UK: BGC opposes “Trojan horse” gambling tax reforms

The BGC says the plans could have a negative impact on sports.
The BGC says the plans could have a negative impact on sports.

The Betting and Gaming Council said the move would be a “hammer blow” to horse racing finances.

UK.- The Betting and Gaming Council (BGC) has expressed its opposition to plans to reform British gambling taxes. In his Autumn Statement last week, Chancellor of the Exchequer Jeremy Hunt announced that the government would consult on plans to introduce a single unified remote gambling tax to replace the three current taxes of remote gaming duty, general betting duty and pool betting duty.

However, the BGC described the plan as a “Trojan horse” to raise taxes on the gambling sector. It says the move would have a negative impact on sports, especially horse racing, by causing lower margins and thus fewer offers and less funding through sponsorship.

BGC chief executive Michael Dugher said: “Any further new tax rises could be a hammer blow for horse racing’s finances. These are already threatened thanks to measures proposed by the government in the recent white paper.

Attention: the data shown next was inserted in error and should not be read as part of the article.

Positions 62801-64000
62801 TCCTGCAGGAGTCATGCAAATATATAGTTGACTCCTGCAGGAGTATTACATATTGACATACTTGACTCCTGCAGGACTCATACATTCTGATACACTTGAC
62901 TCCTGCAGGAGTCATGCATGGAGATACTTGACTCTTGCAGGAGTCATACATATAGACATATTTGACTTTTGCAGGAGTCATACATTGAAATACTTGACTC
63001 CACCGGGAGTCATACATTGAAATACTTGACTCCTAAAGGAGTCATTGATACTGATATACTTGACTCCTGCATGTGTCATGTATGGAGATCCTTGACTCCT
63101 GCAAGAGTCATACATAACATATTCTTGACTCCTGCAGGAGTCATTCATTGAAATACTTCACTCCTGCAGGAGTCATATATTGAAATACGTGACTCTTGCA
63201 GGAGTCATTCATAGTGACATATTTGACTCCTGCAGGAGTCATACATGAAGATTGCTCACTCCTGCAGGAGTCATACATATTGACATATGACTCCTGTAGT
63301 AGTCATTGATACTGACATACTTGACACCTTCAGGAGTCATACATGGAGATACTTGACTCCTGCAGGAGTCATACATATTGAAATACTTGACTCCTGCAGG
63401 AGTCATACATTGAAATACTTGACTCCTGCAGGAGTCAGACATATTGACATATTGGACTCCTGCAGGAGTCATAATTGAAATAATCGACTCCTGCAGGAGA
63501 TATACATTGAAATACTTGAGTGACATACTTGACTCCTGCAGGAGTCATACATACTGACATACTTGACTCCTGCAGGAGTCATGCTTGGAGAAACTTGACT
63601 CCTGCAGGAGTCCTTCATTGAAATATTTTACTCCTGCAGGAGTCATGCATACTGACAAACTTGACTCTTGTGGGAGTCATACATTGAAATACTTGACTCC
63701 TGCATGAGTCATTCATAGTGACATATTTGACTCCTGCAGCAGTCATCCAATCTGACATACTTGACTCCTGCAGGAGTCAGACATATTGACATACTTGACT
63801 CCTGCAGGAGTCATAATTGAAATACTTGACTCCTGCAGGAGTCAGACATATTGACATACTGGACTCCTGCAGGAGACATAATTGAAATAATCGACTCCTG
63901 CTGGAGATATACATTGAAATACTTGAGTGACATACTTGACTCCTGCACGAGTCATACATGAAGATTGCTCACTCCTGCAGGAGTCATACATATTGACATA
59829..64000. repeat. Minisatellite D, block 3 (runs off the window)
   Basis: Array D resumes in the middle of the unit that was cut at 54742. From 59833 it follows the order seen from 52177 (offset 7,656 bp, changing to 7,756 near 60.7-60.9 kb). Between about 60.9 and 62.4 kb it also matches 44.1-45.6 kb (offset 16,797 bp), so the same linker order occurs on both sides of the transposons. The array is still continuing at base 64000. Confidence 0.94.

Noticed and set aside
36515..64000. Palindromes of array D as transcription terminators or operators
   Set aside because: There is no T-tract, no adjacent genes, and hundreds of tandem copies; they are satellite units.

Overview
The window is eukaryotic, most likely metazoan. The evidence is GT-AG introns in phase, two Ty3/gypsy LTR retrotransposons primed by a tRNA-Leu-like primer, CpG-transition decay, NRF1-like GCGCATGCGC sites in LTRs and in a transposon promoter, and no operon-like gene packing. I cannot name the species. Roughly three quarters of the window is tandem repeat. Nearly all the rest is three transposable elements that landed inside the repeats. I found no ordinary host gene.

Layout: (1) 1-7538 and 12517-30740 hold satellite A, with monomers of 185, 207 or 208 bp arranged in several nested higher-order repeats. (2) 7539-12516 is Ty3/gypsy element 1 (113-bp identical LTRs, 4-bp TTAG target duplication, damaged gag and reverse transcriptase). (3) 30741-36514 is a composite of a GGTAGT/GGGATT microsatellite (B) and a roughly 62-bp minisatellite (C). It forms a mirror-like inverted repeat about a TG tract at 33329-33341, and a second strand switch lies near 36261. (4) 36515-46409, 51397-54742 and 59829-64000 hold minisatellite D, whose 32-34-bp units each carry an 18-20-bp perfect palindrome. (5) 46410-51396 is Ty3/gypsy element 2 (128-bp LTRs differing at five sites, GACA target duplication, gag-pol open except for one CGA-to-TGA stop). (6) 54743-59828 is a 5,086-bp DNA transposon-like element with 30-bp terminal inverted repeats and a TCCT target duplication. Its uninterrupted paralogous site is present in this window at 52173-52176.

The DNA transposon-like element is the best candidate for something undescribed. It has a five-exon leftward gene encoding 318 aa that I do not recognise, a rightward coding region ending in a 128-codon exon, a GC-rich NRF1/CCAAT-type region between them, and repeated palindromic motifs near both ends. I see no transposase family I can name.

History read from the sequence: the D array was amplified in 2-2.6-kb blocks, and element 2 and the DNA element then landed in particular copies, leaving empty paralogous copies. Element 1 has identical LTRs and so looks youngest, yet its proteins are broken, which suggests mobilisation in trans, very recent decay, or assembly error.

“This is a sport which relies heavily on betting operators for its success, yet the government appears determined to draft in measures which shrink the industry with huge ramifications for other sectors, like horse racing.”

He criticised the treasury for not consulting the Department for Digital, Culture, Media and Sport (DCMS) on the new proposal. “It seems they are high on tax but low on joined-up government,” Dugher said. “There are genuine fears that any so-called simplification of the current tax structure will be nothing more than a Trojan Horse to further raise taxes on businesses. 

“This has the potential to risk jobs and investment and undermine the competitiveness of British horse racing on the global stage, placing its rich history and heritage in peril. We were promised an Autumn Statement that would deliver growth – the only thing growing is the list of worries for the betting and horse racing industries.”

The proposed changes would affect remote gambling only (internet, telephone, TV and radio); not land-based gaming or retail betting. At present, remote gaming duty is 21 per cent on remote gaming profit, general betting duty is calculated at 15 per cent of net stake receipts and pool betting duty is charged as 15 per cent of receipts. Hunt has said that the government will consult on the proposed changes soon.

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